Florida has experienced numerous harmful algal blooms in recent years, including blue-green algae and their toxins in 2016 and 2018. Despite their intensity and frequency, there is scant data on human exposure to these blooms and concentrations of the toxins they produce in tissues of exposed individuals. The most common routes of human exposure to these toxins include direct contact, ingestion and inhalation. Little is known about airborne exposure to these toxins in recreationally and occupationally exposed humans.
A study led by researchers at Florida Atlantic University’s Harbor Branch Oceanographic Institute in collaboration with FAU’s Christine E. Lynn College of Nursing and Colorado State University, was recently published in the journal Harmful Algae. The results provide evidence of aerosol exposure to microcystins among coastal residents.
Researchers detected microcystin, the main class of cyanotoxins produced by blue-green algae species, in the nasal passages of 95 percent of the participants. Some of these individuals reported no direct contact with impacted water. Therefore, these findings may be due to the aerosolization of cyanobacteria and transport in the air as has previously been hypothesized.
“Aerosolized cyanotoxins represent an important potential route of exposure and should be included in risk assessments for human populations,” said Adam Schaefer, M.P.H., lead author and an epidemiologist at FAU’s Harbor Branch. “Our study represents an essential first step in assessing and mitigating the potentially harmful effects of cyanobacteria blooms. We have a lot of unanswered questions to address regarding absorption of toxins, the minimum safe distance for persons from blooms, and potential health effects of exposure.”
The recently proposed limit of microcystins to minimize human health risks associated with direct contact with water through recreation and swimming was set at eight parts per billion by the United States Environmental Protection Agency. However, there are currently no limits specific to airborne concentrations of microcystins or inhalation guidelines.
Researchers also found higher concentrations among occupationally exposed individuals. The significantly higher nasal concentration among individuals whose job regularly brought them into contact with impacted bodies of water is an important finding. To date, little has been done to assess occupational exposure to blue-green algal blooms.
There were no significant differences in the mean microcystin concentration by gender, race, or level of education achieved. Individuals who reported having direct contact with impacted water such as boating and fishing in the past 24 hours had a significantly higher mean nasal microcystin concentration than those with no direct contact during that timeframe.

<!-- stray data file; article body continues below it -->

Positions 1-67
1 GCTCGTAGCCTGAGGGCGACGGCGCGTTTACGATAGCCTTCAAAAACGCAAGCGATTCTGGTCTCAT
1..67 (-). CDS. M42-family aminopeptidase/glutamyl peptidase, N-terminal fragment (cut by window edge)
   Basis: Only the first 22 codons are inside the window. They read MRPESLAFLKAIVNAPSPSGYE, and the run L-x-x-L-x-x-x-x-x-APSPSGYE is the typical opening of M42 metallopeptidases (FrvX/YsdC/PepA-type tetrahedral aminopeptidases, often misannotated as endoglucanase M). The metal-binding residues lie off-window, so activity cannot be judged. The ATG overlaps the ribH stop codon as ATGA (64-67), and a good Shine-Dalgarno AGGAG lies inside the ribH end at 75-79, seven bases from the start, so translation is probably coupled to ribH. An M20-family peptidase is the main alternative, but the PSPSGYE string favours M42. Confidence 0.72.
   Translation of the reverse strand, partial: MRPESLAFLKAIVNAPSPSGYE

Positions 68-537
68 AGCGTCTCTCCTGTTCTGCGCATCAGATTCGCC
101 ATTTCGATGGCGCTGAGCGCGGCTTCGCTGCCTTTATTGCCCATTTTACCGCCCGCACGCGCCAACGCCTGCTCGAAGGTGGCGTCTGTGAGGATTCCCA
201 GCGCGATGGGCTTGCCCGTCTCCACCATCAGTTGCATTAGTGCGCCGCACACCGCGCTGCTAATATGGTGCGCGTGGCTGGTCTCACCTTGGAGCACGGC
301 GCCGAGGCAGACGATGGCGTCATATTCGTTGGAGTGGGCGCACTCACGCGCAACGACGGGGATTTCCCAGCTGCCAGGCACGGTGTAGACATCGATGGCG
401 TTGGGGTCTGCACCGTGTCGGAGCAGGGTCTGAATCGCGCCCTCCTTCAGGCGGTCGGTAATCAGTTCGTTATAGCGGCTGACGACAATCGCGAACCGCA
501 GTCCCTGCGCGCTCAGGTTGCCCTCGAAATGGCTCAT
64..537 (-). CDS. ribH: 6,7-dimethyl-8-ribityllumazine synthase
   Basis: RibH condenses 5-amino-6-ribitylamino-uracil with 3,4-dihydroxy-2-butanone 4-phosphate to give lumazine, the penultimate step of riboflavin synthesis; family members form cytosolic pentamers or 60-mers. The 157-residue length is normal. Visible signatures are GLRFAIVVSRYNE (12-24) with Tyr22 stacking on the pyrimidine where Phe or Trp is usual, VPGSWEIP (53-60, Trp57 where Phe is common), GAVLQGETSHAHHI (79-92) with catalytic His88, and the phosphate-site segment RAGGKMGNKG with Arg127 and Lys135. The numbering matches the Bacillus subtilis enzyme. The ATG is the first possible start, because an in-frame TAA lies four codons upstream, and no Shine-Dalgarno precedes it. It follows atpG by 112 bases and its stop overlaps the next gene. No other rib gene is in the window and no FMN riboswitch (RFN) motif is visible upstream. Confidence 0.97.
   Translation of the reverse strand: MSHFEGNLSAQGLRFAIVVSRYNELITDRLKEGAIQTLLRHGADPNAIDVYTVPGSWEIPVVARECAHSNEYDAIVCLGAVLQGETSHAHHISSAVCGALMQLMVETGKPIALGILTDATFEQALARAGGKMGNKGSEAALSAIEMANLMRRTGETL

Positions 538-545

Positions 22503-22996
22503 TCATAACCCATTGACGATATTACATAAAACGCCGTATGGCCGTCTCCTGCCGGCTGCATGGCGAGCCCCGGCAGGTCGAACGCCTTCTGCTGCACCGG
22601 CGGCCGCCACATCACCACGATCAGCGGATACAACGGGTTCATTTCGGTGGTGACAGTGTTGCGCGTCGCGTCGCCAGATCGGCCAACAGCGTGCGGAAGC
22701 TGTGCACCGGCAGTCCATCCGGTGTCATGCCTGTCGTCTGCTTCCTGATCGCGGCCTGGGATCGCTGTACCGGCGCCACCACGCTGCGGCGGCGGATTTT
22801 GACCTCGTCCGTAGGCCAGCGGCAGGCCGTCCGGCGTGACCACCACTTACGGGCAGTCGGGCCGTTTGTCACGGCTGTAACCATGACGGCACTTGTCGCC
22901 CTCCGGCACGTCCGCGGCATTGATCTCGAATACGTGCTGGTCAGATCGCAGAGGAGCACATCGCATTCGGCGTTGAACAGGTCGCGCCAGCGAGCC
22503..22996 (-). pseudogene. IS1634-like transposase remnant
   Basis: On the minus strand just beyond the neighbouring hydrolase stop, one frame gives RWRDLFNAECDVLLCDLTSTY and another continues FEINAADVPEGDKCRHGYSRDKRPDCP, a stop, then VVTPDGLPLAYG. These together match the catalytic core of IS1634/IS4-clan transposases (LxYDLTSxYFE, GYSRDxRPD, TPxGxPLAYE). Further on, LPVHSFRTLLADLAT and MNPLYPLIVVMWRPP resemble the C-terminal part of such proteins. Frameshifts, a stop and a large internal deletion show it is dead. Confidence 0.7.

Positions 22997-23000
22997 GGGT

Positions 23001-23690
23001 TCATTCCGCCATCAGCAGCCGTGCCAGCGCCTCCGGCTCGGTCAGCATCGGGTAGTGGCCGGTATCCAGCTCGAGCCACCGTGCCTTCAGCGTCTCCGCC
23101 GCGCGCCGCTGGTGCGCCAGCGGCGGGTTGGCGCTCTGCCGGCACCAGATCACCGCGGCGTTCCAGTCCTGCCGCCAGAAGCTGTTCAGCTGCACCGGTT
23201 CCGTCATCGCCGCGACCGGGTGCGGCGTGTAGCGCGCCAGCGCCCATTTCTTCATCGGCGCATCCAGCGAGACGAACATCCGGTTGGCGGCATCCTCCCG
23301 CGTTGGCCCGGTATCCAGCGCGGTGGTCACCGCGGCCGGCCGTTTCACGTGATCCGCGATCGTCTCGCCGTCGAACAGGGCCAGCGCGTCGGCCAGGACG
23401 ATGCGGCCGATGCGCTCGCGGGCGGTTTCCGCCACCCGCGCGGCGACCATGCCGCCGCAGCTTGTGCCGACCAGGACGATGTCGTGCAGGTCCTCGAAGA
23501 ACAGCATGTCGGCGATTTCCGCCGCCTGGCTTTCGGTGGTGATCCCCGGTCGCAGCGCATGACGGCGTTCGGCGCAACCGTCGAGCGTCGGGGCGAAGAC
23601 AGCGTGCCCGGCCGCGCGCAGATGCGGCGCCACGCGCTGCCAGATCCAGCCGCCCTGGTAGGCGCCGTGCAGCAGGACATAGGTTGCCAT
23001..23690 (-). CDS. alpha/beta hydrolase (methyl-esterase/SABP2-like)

“Ninety-five percent of the individuals screened had a nasal microcystin concentration above the detection limit of the assay,” said Schaefer. “Only individuals screened at the end of the bloom period showed negative results. A relationship between nasal and water microcystin concentrations also was demonstrated.”
Study participants were recruited at public locations near Stuart, which is located at the mouth of the St. Lucie estuary downstream from Lake Okeechobee, between July 30 and Sept. 30, 2018. After completing a questionnaire, sterile cotton swabs were used to collect a sample from the nasal mucosa, which were analyzed for microcystin concentration. Concurrently, researchers collected and analyzed a total of 47 surface water samples, collected bi-weekly during that same timeframe. Environmental concentrations of microcystin in water samples were analyzed by sampling location and sampling week to correspond with human sampling locations and dates.
“Recent funding from the Florida Department of Health will allow us to expand this research to evaluate the potential long-term health effects of exposure to blue-green and red tide algae at multiple sites in the state,” said Schaefer.
Study co-authors are James Sullivan, Ph.D., executive director of FAU’s Harbor Branch; Luke Yrastorza, Nicole Stockley, Robert Grady, and Malcolm McFarland, Ph.D., all with FAU’s Harbor Branch; Kathi Harvey, FAU’s Christine E. Lynn College of Nursing; and John S. Reif, D.V.M, Department of Environmental and Radiological Health Sciences, Colorado State University.
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